For more than thirty years now I have been an observer and sometime participant in what I will here call the conservative Episcopalian mess. The departure of more orthodox Episcopalians from an apostatizing mainstream headed by weak and clownish English archbishops and astoundingly aggressive heretics in North America, contained no real surprises, for this is the predictable fruit of religious liberalism hatched upon an ignorant, passive, and venal laity, that we have seen in other major Protestant churches, and from which modern Roman Catholicism, especially under a Nice Pope, is unlikely to be much of a refuge.

What I have found somewhat surprising, I suppose because my knowledge of the ecclesial geography was not very deep early on, was what a hard time conservative Anglicans have had getting their act (literally) together. Now to be sure, my “geographical” knowledge has increased over the years, so that I understand quite well that “conservative” applies to a number of incompatible or barely compatible attitudes....

Read it all.

I will take comments on this submitted by email only to KSHarmon[at]mindspring[dot]com.

Filed under: * Anglican - EpiscopalAnglican Church in North America (ACNA)Episcopal Church (TEC)TEC ConflictsTEC Departing Parishes* Theology

0 Comments
Posted June 23, 2016 at 11:31 am [Printer Friendly] [Print w/ comments]

Posted by The_Elves

The Rev. Canon Andrew White has been suspended with pay by the Foundation for Relief and Reconciliation in the Middle East pending the findings of a Charity Commission Statutory Enquiry. The Foundation is cooperating fully with the appropriate authorities. It would be inappropriate to comment further on an active investigation other than to say that the Foundation believe at this stage that the alleged incident stemmed from a genuine desire by Canon White to help others.

Read it all and there is a statement from the Charity Commission here

Filed under: * Anglican - Episcopal- Anglican: Latest News

0 Comments
Posted June 23, 2016 at 11:04 am [Printer Friendly] [Print w/ comments]

Posted by The_Elves

The former 'Vicar of Baghdad' Canon Andrew White has been suspended as the president of the Foundation for Relief and Reconciliation in the Middle East (FRRME).

In a statement on his Facebook page Canon White said it was because of "some inaccurate statements I made".

The charity, that he founded, said he was suspended with pay after the Charity Commission launched an inquiry.

"The Foundation is cooperating fully with the appropriate authorities," FRRME said in a statement.

It added: "It would be inappropriate to comment further on an active investigation other than to say that the Foundation believe at this stage that the alleged incident stemmed from a genuine desire by Canon White to help others."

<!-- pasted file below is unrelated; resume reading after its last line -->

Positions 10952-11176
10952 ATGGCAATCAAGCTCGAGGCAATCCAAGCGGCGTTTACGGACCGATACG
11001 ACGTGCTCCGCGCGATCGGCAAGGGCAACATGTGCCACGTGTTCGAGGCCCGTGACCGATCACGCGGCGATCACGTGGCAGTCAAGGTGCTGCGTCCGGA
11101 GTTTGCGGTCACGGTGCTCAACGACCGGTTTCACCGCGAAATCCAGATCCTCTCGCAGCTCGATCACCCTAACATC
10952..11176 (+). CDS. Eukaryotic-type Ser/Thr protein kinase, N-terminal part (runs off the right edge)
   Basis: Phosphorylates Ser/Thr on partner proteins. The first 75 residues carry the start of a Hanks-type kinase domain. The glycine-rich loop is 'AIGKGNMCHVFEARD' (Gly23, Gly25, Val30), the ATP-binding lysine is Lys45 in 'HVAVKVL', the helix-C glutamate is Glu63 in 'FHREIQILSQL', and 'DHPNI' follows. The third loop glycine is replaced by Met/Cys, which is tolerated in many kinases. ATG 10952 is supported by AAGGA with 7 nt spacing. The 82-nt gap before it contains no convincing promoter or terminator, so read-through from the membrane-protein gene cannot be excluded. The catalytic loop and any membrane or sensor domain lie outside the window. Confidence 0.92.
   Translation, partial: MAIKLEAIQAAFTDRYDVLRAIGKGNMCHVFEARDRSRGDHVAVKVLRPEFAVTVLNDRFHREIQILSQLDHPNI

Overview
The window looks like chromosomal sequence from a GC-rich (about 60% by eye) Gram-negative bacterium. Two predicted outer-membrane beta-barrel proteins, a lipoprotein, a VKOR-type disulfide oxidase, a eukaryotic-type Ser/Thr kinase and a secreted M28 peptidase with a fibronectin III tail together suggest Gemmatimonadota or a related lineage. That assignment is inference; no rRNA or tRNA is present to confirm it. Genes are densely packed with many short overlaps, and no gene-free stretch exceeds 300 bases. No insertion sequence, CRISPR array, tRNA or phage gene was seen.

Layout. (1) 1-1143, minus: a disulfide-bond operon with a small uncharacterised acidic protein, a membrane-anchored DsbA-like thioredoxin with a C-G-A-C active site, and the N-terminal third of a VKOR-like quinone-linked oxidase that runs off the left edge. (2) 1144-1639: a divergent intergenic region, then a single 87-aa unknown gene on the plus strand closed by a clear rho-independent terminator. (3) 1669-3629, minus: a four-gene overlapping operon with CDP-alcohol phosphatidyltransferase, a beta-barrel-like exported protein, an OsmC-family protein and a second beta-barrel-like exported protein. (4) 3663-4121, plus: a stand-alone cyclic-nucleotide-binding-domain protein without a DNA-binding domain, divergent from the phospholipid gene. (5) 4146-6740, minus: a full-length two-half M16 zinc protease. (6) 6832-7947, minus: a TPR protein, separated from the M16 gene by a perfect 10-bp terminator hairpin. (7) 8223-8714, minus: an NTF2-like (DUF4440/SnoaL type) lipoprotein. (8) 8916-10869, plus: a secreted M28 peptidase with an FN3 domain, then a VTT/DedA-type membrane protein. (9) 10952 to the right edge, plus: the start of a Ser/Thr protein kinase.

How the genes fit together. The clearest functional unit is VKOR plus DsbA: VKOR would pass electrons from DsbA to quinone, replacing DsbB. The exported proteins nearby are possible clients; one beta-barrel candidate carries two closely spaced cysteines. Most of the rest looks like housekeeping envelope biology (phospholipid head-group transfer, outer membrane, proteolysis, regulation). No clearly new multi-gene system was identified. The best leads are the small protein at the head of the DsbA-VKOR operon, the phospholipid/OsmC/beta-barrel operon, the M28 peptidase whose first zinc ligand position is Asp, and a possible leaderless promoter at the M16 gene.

Canon White said his comments referred to the charity's work with girls taken by Islamic State to work as slaves.

"What is clear is that at no time did we pay money to any terrorists," the clergyman stressed.

He added: "Whilst I cannot work on behalf of the FRRME I continue to lead worship and support individuals that we are helping. Please pray for us at this very difficult time."

The Charity Commission confirmed it had launched an inquiry but told Premier it cannot comment further because the investigation is live.

FRRME's accounts for 2014 show it made £3,032,097 and spent £1,879,670. It has seven members of staff.

Read it all

Filed under: * Anglican - Episcopal- Anglican: Latest News

0 Comments
Posted June 23, 2016 at 10:33 am [Printer Friendly] [Print w/ comments]

Posted by Kendall Harmon

Government ministers, campaigners and Anglican leaders are staying silent on the future of the Christ Church Cathedral, months after an announcement on the quake-damaged building was expected.

Once outspoken restoration campaigner Jim Anderton is sticking to an agreement not to make any public comments while a community campaign group is now agitating for information.

The Anglican cathedral has been sitting damaged in Christchurch's city centre for more than five years, with no clear decision on its possible fate. The Government last year appointed mediator Miriam Dean, QC, in an attempt to break deadlock over the building.,,,

Read it all.

Filed under: * Anglican - EpiscopalAnglican ProvincesAnglican Church in Aotearoa, New Zealand and Polynesia* Christian Life / Church LifeParish Ministry* General InterestNatural Disasters: Earthquakes, Tornadoes, Hurricanes, etc.

0 Comments
Posted June 22, 2016 at 5:17 pm [Printer Friendly] [Print w/ comments]

Posted by Kendall Harmon

The Bishop of Makamba, the Rt Revd Martin Blaise Nyaboho, has been elected as the fourth Archbishop and Primate of the Anglican Church of Burundi. Bishop Martin will succeed Archbishop Bernard Ntahoturi, who has led the church since 2005, when he is installed on 21 August.

The 61-year-old bishop, a former member of the Anglican Consultative Council (2005 to 2009) was baptized in 1965 and confirmed in July 1969. He was ordained a deacon in 1985 and a priest four years later. He was consecrated in 1997, becoming the first Bishop of Makamba